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Irritable Bowel Syndrome Treatment & Management

Home » Irritable Bowel Syndrome Treatment & Management

Irritable Bowel Syndrome Treatment & Management

Irritable bowel syndrome:

(IBS) is a functional GI disorder characterized by abdominal pain as well as altered bowel habits in the absence of a specific and unique organic pathology. Although, microscopic inflammation has been documented in some patients. In fact, population-based studies estimate the prevalence of irritable bowel syndrome at 10-20% and the incidence of irritable bowel syndrome at 1-2% per year.

Irritable bowel syndrome 

Signs and symptoms:

Manifestations of IBS are as follows:

Altered bowel habits
Abdominal pain
Abdominal distention
Altered bowel habits in IBS may have the following characteristics:

Constipation variably results in complaints of hard stools of narrow caliber, painful or infrequent defecation, and intractability to laxatives
Additionally, Diarrhea usually is described as small volumes of loose stool, with evacuation preceded by urgency or frequent defecation
Also, Postprandial urgency is common, as is alternation between constipation and diarrhea
Characteristically, one feature predominates in a single patient, but significant variability exists among patients
Abdominal pain in IBS is protean, but may have the following characteristics:

Usually, pain frequently is diffused without radiation
Common sites of pain include the lower abdomen, specifically the left lower quadrant
Acute episodes of sharp pain are often superimposed on a more constant dull ache
Meals may precipitate pain
Defecation commonly improves pain but may not fully relieve it
Pain from presumed gas pockets in the splenic flexure may masquerade as anterior chest pain or left upper quadrant abdominal pain
Additional symptoms consistent with irritable bowel syndrome are as follows:

Clear or white mucorrhea of a noninflammatory etiology
Dyspepsia, heartburn
Nausea, vomiting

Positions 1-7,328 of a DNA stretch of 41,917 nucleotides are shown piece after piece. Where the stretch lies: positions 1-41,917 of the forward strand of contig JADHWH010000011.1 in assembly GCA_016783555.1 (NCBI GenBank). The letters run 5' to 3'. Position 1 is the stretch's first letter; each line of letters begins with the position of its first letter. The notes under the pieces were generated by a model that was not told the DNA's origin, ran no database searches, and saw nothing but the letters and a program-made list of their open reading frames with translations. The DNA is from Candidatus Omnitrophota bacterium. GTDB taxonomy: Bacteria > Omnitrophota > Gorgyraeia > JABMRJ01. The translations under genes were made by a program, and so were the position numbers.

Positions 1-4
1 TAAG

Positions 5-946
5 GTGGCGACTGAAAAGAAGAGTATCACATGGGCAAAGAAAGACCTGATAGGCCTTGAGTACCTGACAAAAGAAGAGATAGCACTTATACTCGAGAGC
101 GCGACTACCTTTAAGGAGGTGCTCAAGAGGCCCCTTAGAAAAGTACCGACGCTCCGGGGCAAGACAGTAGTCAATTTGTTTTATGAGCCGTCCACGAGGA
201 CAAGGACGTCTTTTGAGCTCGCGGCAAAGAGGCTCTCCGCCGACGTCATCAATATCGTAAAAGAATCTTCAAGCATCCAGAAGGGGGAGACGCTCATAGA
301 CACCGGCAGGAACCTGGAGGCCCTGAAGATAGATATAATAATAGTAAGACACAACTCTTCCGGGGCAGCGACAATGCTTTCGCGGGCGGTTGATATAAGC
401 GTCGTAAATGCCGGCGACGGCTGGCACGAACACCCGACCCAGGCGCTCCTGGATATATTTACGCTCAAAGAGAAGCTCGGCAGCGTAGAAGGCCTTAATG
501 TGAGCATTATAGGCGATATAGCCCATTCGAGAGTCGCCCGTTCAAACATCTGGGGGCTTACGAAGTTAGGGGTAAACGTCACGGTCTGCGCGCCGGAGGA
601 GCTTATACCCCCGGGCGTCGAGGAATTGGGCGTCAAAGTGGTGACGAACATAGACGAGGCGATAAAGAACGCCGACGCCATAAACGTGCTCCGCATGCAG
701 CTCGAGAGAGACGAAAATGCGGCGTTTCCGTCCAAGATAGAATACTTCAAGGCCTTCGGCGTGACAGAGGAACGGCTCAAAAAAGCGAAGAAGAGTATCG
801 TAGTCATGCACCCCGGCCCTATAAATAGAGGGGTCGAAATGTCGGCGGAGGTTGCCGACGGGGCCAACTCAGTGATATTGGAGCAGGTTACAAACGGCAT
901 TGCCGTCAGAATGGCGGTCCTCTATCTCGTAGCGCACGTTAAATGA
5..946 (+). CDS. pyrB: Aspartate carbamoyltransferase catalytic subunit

Sexual dysfunction (including dyspareunia and poor libido)
Urinary frequency and urgency have been noted
Worsening of symptoms in the perimenstrual period
Comorbid fibromyalgia
Stressor-related symptoms
Finally, Symptoms not consistent with irritable bowel syndrome should alert the clinician to the possibility of an organic pathology. Inconsistent symptoms include the following:

Onset in middle age or older
Acute symptoms (irritable bowel syndrome is defined by chronicity)
Progressive symptoms
Nocturnal symptoms
Anorexia or weight loss
Fever
Rectal bleeding
Painless diarrhea
Steatorrhea
Gluten intolerance

Diagnosis

The Rome III criteria for the diagnosis of irritable bowel syndrome require that patients have had recurrent abdominal pain or discomfort at least 3 days per month during the previous 3 months that is associated with 2 or more of the following:

Relieved by defecation
Onset associated with a change in stool frequency
Onset associated with a change in stool form or appearance
Supporting symptoms include the following:
Altered stool frequency, stool form, stool passage (straining and/or urgency)
Mucorrhea
Abdominal bloating or subjective distention, as well as four bowel patterns appear with irritable bowel syndrome. These patterns include the following:

1.IBS-D (diarrhea predominant)
2.IBS-C (constipation predominant)
3.IBS-M (mixed diarrhea and constipation)
4.IBS-A (alternating diarrhea and constipation)
The usefulness of these subtypes is debatable. Notably, within 1 year, 75% of patients change subtypes, and 29% switch between constipation-predominant IBS and diarrhea-predominant IBS.